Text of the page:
Interview with Filmmaker Lily Micheline Kaplan (NEIN FRIENDS)

NEIN FRIENDS, 14min., USA, Drama
Directed by Lily Micheline Kaplan
A college junior’s patience, courage, and perception are challenged at a surprise birthday dinner, attended by an assortment of nine odd guests, but nein friends.

Get to know the filmmaker:

1. What motivated you to make this film?

Nein Friends is loosely inspired by my own birthday in the fall of my freshman year, which I realized in hindsight was quite funny. For myself and many others, moving away from home is scary and anxiety-inducing but making friends like co-writer Annie Wallach showed me the humor within embarrassment and reminded me to not take myself too seriously. The story came from our desire to bring comedy to chaos and critique our often distorted self-perception.

2. From the idea to the finished product, how long did it take for you to make this film?

I wrote the first draft of Nein Friends in November in my screenwriting class at Northwestern and hoped to submit it to a Northwestern Film grant but was hesitant. A few days before the grant application was due I got covid and called my hilarious friend Annie who ended up working morning to night helping rewrite all the dialogue and transforming the characters with me. After submitting with minutes to spare we went on to a round of interviews, pitches, and roundtables. Once selected we teamed up with our amazing producers Arwen-Vira Marsh and Joel Braunstein who helped assemble a dedicated crew of 30 and a talented cast of 10. We filmed for one weekend in the Spring and premiered at the Studio22 premiere at Northwestern on June 4th, 2022.

3. How would you describe your film in two words?!

Comedic Chaos

4. What was the biggest obstacle you faced in completing this film?

Covid quarantine may have inspired the writing process but it was a huge obstacle in filming in the Spring. Firstly, the generous upperclassmen who let us film in their apartment got covid the week before we were meant to start filming so we had to postpone the shoot. Also, many of our crew members got covid a few days before filming so we had to quickly find replacements, with many crew members taking on multiple roles. Despite the challenges, we were very lucky to have a super hard-working, flexible crew who made every day on set fun.

5. What were your initial reactions when watching the audience talking about your film in the feedback video?

I was so honored to hear other film lovers talk about our project. I loved all the comments on our goofy characters and appreciated the constructive criticism about the lack of clarity at certain points. I was also so delighted that someone mentioned that it reminded them of That 70s Show because that was a large aesthetic influence for our DP Steven Yao, prod designer Maira Walker and myself.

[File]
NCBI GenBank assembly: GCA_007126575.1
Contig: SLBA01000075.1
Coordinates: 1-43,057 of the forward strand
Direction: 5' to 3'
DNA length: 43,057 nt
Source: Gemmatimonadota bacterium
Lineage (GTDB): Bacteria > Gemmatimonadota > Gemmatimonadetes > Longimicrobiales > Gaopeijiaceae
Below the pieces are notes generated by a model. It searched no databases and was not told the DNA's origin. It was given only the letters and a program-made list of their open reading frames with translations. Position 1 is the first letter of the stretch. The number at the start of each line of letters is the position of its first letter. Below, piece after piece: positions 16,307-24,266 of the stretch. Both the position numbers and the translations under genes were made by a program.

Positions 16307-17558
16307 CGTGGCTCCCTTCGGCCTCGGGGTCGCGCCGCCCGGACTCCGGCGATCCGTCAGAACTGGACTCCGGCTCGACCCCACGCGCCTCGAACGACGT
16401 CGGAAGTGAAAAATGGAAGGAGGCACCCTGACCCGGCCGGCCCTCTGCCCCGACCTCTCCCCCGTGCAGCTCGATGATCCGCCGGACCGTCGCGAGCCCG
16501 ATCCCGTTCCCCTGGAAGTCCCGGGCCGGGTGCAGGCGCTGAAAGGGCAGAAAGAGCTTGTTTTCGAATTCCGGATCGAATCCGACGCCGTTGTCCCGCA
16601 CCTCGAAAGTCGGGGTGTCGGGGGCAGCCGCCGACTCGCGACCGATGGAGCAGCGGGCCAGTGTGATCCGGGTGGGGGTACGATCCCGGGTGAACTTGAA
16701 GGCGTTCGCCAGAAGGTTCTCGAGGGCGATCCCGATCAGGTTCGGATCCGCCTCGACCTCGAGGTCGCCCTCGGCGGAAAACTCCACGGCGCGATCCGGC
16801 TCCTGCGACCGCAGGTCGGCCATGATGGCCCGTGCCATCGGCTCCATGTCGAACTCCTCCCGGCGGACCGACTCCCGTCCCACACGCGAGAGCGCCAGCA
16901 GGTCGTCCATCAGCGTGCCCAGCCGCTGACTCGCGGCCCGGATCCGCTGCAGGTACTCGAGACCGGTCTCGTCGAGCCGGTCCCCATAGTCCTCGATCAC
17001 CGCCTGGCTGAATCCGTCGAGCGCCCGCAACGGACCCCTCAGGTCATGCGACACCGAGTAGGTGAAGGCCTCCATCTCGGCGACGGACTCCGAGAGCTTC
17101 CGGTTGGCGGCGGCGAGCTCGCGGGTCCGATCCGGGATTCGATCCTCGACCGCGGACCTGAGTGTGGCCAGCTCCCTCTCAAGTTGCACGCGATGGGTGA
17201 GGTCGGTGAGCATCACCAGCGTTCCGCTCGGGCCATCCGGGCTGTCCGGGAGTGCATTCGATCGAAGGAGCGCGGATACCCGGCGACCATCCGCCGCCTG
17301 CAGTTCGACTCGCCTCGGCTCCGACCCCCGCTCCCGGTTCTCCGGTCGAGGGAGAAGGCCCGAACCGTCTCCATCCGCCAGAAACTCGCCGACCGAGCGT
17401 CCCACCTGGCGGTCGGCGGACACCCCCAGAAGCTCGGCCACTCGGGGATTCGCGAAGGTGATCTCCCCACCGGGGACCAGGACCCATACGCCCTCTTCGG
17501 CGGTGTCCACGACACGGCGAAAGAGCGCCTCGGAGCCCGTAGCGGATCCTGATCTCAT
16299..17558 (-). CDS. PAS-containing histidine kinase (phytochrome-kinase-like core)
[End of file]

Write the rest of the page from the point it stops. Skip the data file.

Watch the Audience Feedback Video:

6. When did you realize that you wanted to make films?

I was obsessed with movies and theater growing up and wanted to do something where I could tell stories. I’ve always loved painting, making music, and performing, and found that film was a way for me to combine many of the art forms I love. I knew I wanted to make films after going to a high school summer program at Northwestern where I wrote my first short and fell in love with the collaborative process of filmmaking.

7. What film have you seen the most in your life?

As a kid in the early 2000s, my family had one of those cars with a flip-out TV. For whatever reason, our car always had only three CDs, which we would watch in cycles, and my sisters and I would fight over who got to choose the movie on each drive. Blades of Glory was one of those CDs and I’ve probably watched it almost 50 times.

8. What other elements of the festival experience can we and other festivals implement to satisfy you and help you further your filmmaking career?

Chicago FEEDBACK Film Festival’s commitment to uplifting filmmakers through exposure and connections but also with valuable constructive criticism and clear communication is rare and something I wish more festivals did. I also always love when festivals introduce filmmakers to one another and have workshop events.

9. You submitted to the festival via FilmFreeway. How have your experiences been working on the festival platform site?

My experience with FilmFreeway has been very positive. Instructions related to applications have always been transparent and straightforward since I started using the platform in 2019. I also recently got a gold membership which has expedited the application process and discounted submission prices.

10. What is your favorite meal?

My favorite meal is probably steak with bearnaise sauce, garlic mashed potatoes, and spinach.

11. What is next for you? A new film?

I am working on a few other short films at Northwestern this fall as a production designer and costume designer but my main focus is the feature film I’m co-producing with Matthew Moseley called Mixed Signals. We are making the feature with Applause for A Cause, a student philanthropic organization at Northwestern that donates the proceeds of our film to a selected beneficiary. This year we’re supporting 826CHI, an organization committed to encouraging youth in their creative expression, personal growth, and academic success through mentorship and literary arts education. If you are interested in learning more about our project or getting involved please go to our Instagram page: @applause_nu or our linktree:<sid=d07682dd-162f-4d 99-9c88-ad1bc567799b=""


By matthewtoffolo

Filmmaker and sports fan. CEO of the WILDsound Film and Writing Festival

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